Topics: College of Fine Arts, College of Communication Information and Media, Emerging Media

August 20, 2008

Imagine flying over a pyramid-shaped boat as a variety of tones from the engine combine to create a melody. That is just what visitors will get when they interact with the new virtual art collection created by Ball State University faculty in Second Life.

John Fillwalk, director of the Institute for Digital Intermedia Arts and Animation (IDIAA) and associate professor of art, will participate in an Aug. 24 live reception in Second Life to unveil the new virtual art exhibits.

The New Media Consortium (NMC), an international not-for-profit consortium of more than 260 learning-focused organizations, asked Fillwalk and the IDIAA to transform an entire Second Life island with interactive virtual art. The collection, which will be up for a month, is part of a series of installations hosted by NMC throughout the year.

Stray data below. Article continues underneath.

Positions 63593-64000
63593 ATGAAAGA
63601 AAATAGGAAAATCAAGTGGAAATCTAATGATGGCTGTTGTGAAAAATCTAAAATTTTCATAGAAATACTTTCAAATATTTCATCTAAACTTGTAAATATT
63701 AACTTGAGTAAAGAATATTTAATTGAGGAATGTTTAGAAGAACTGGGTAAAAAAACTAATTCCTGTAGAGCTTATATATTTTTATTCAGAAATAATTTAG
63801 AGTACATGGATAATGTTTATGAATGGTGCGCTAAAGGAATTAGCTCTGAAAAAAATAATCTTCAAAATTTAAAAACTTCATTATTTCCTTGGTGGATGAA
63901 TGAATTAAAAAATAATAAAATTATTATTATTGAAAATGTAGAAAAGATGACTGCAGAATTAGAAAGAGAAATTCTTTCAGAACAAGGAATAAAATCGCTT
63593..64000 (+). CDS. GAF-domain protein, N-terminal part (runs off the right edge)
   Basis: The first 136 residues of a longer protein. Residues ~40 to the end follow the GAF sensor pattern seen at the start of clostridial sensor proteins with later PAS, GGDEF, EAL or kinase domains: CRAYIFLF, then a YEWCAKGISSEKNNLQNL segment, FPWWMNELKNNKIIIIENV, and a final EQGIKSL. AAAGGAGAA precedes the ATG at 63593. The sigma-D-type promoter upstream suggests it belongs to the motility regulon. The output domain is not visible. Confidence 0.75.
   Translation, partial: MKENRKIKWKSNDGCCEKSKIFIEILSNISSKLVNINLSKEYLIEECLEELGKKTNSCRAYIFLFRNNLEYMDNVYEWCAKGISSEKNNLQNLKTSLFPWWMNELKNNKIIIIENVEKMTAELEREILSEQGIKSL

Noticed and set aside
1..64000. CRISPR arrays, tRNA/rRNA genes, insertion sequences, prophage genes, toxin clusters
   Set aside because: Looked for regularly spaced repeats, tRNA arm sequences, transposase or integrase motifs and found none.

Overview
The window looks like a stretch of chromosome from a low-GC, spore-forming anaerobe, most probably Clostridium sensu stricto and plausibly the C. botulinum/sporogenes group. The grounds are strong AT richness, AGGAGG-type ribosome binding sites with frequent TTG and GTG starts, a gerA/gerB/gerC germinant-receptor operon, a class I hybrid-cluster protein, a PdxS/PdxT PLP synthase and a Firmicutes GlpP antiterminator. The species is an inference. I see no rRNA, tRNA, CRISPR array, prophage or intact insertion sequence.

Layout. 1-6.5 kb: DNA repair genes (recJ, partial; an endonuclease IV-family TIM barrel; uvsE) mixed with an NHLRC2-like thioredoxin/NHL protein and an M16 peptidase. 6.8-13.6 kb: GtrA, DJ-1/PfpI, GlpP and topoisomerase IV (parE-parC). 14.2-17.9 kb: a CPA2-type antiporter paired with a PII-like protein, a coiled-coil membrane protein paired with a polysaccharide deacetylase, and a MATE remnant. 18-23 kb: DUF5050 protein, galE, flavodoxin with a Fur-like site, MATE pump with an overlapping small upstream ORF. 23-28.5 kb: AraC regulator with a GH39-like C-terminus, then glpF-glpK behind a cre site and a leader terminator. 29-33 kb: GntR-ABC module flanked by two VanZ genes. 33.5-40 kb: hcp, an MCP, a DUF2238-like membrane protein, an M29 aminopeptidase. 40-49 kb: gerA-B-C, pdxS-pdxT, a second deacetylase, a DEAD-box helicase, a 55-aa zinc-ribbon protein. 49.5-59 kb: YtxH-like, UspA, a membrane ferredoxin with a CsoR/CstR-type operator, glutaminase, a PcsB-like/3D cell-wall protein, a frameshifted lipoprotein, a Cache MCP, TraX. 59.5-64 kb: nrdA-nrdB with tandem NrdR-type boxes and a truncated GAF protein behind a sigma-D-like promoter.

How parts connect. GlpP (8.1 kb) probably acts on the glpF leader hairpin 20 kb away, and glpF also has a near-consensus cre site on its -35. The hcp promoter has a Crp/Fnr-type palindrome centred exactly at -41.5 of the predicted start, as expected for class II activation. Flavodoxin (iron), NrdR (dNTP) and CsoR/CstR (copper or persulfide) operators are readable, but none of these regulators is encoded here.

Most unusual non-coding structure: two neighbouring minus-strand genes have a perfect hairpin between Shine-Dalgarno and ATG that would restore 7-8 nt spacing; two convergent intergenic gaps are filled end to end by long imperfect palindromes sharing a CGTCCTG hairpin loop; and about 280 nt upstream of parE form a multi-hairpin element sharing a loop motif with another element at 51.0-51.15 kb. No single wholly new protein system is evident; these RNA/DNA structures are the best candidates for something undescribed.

Fillwalk and Jesse Allison, Ball State faculty fellow and research specialist, worked for three months to create several interactive and user friendly exhibits that will be featured on the Second Life island of Ars Simulacra.

"The experience is compelling. And while the background technology is complex, visitors to the exhibit can easily engage with the art," Fillwalk said.

Visitors to the island can interact with exhibits, which incorporate video, sound and still photos via their avatars. One exhibit features a live connection to Flickr, a photo sharing Web site, that allows visitors to choose the subject matter and customize their viewing experience. 

Fillwalk says this collection of interactive artworks showcases and expands upon IDIAA's expertise in building virtual reality projects for simulation and visualization environments.

"We are positioning the business profile of IDIAA to work with external clients to build significant research, as well as showcase Ball State's emerging media prowess," he said.

Ball State has received national recognition for its work developing hands-on, experiential, project-based learning environments. Its virtualized film studio won the first Greenhouse Grant for Virtual Worlds and an award in the 2008 Campus Technology magazine Innovator competition.

By Jennifer Hillier